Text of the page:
method should call super.method(). That would ultimately cause C.method to
    include A.method.
    Ryan Stewart, Feb 19, 2005
    #5
  6. <- Chameleon -> wrote:
    > Whow! What a problem!
    >
    >
    > class A
    > class B extends A
    > class C extends B
    >
    > How can I access "A" members from class "C"?
    >
    > super.super.a_base_class_member();
    > is not working...
    >
    >
    > I believe its too much, if I cannot have such access...
    > I think, I have miss something here. (In C++ its too easy)


    Can't be done. super() is a reference to the parent class. What you need
    to do is reconsider your design: if C extends B but needs to bypass B to
    get to A's functionality, then perhaps C is not really an instance of a
    B and therefore shouldn't be extending B at all. Try having C extend A
    directly.


    --
    Darryl L. Pierce <>
    Visit my homepage: http://mcpierce.multiply.com
    "By doubting we come to inquiry, through inquiry truth." - Peter Abelard
    Darryl Pierce, Feb 19, 2005
    #6
  7. Guest

    JS Guest

    What would happen if you called super from C, which is class B, the have a
    method in B which accesses super A. So a method in B is like a messenger
    sort of thing, just taking and passing parameters from C to A, and any
    results get passed back via B to C
    "Darryl Pierce" <> wrote in message
    news:m3HRd.5170$...
    > <- Chameleon -> wrote:
    > > Whow! What a problem!
    > >
    > >
    > > class A
    > > class B extends A
    > > class C extends B
    > >
    > > How can I access "A" members from class "C"?
    > >
    > > super.super.a_base_class_member();
    > > is not working...
    > >
    > >
    > > I believe its too much, if I cannot have such access...
    > > I think, I have miss something here. (In C++ its too easy)

    >
    > Can't be done. super() is a reference to the parent class. What you need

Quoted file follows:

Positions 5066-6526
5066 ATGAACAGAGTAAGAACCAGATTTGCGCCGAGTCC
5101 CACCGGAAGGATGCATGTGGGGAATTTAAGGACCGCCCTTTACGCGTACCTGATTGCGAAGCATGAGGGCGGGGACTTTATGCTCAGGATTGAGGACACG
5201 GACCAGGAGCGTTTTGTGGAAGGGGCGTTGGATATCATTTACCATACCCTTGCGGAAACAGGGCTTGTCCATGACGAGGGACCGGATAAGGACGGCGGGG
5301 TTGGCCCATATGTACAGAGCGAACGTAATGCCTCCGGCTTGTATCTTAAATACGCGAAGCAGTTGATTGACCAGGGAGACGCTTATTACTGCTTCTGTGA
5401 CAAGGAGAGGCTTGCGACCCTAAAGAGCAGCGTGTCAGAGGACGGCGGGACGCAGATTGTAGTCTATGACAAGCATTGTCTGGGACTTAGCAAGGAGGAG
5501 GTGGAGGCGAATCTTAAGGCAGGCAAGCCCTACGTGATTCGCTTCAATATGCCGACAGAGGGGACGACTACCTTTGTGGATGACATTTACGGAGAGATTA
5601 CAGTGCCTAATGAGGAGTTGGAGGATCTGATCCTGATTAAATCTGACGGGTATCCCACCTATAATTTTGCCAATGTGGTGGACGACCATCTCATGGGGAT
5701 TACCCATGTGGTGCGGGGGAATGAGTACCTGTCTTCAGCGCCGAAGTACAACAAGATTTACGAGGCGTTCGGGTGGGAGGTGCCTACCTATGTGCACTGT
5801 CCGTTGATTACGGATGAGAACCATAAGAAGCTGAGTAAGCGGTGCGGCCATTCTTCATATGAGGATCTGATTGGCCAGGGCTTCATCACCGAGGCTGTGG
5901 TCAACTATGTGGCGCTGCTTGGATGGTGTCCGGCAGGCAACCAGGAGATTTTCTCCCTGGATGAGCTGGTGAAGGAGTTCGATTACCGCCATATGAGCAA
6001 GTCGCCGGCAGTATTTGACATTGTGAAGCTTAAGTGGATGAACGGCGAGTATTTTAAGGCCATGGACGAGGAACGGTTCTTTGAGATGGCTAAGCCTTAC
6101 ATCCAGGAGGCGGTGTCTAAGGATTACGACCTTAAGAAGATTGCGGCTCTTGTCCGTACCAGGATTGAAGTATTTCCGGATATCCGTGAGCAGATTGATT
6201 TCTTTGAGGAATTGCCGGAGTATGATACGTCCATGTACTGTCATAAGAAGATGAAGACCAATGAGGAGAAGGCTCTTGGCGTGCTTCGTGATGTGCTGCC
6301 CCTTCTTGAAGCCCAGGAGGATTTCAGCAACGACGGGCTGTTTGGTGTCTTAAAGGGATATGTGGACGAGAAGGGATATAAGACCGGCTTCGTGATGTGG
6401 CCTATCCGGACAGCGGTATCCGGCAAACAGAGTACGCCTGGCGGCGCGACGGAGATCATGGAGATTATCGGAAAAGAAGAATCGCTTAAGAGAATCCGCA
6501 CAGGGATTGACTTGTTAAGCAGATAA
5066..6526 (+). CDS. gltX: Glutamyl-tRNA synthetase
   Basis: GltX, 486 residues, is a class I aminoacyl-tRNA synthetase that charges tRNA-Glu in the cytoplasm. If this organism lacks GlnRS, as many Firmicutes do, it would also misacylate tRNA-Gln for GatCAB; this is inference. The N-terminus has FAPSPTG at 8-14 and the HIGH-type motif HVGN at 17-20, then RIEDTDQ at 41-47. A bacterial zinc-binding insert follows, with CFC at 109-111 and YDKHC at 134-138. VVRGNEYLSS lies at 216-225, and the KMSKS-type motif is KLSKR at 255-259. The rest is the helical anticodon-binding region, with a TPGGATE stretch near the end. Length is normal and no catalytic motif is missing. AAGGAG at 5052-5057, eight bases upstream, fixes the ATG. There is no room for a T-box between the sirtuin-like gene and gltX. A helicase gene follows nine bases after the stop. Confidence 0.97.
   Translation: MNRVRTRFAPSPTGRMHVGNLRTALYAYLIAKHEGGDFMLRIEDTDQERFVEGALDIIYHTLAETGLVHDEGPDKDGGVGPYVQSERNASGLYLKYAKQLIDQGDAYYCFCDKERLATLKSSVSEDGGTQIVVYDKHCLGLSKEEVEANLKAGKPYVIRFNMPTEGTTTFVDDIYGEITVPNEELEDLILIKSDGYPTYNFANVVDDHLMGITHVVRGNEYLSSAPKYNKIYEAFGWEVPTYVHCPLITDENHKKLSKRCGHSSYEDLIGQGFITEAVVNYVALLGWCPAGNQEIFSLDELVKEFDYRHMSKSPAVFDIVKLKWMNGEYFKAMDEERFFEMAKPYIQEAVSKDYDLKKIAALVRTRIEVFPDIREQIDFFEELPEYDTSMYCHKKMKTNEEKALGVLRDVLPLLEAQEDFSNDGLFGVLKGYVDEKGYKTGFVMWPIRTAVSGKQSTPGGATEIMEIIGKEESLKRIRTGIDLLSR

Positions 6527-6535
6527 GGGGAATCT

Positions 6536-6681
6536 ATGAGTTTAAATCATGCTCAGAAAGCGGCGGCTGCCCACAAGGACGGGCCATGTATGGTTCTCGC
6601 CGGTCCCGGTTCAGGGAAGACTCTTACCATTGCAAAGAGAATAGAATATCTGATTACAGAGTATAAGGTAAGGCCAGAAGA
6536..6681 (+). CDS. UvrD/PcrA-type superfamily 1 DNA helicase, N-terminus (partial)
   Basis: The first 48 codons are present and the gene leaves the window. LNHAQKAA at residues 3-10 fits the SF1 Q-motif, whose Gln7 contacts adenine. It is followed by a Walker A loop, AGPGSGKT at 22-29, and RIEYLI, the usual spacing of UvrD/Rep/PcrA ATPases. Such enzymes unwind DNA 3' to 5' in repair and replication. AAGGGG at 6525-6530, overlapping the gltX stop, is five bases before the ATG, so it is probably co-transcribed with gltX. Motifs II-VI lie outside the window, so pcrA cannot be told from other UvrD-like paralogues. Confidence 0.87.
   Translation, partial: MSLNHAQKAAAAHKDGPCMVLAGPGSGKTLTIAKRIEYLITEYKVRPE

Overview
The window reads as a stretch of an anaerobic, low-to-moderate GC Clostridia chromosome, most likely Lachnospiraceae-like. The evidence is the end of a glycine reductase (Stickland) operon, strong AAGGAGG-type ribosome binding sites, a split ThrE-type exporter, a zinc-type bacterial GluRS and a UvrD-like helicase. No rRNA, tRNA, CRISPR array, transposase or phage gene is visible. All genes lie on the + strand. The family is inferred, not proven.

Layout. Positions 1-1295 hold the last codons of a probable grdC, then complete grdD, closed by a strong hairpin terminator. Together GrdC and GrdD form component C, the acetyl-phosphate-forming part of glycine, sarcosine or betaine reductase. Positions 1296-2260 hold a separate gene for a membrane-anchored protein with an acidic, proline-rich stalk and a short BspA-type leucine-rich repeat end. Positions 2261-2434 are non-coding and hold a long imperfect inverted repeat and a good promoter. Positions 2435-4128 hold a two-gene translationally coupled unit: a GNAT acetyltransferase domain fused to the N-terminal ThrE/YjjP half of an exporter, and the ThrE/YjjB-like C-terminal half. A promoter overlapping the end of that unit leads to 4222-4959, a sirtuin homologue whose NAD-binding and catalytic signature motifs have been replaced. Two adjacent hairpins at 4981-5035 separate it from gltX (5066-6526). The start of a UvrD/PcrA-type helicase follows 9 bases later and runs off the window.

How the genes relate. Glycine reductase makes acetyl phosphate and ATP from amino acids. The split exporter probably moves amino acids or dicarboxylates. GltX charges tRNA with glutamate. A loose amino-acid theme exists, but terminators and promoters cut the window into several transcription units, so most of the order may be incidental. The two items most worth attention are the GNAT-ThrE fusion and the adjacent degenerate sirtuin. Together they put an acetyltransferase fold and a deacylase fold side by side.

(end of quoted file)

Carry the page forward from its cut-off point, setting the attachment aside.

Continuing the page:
> to do is reconsider your design: if C extends B but needs to bypass B to
    > get to A's functionality, then perhaps C is not really an instance of a
    > B and therefore shouldn't be extending B at all. Try having C extend A
    > directly.
    >
    >
    > --
    > Darryl L. Pierce <>
    > Visit my homepage: http://mcpierce.multiply.com
    > "By doubting we come to inquiry, through inquiry truth." - Peter Abelard
    JS, Feb 20, 2005
    #7
  8. Guest

    Chris Uppal Guest

    <- Chameleon -> wrote:

    > How can I access "A" members from class "C"?


    As others have said: You can't do it. There is no legal bytecode sequence
    that will call the super of the super of a method.

    Actually you can do it via JNI, and so I suppose that any JVM implementation
    that used JNI (or internal equivalents) to implement reflection
    (java.lang.reflect.Method) would also be able to "get at" the super.super.
    However, I believe that current Sun implementations use a neat trick of
    generating (internally) the byetcode for a special class that forwards to the
    method, so I don't suppose that reflection would work either (but I haven't
    tried it).

    Of course, you can always do it by ensuring that the first subclass that
    overrides the root method, also provides a an extra method that forwards to
    just the root method

    class A { aMethod() {...} }
    class B { aMethod() {...} backDoorToAMethod() {super.aMethod() }
    class C { aMethod() {...} }

    but I think that it would be much easier to fix your design...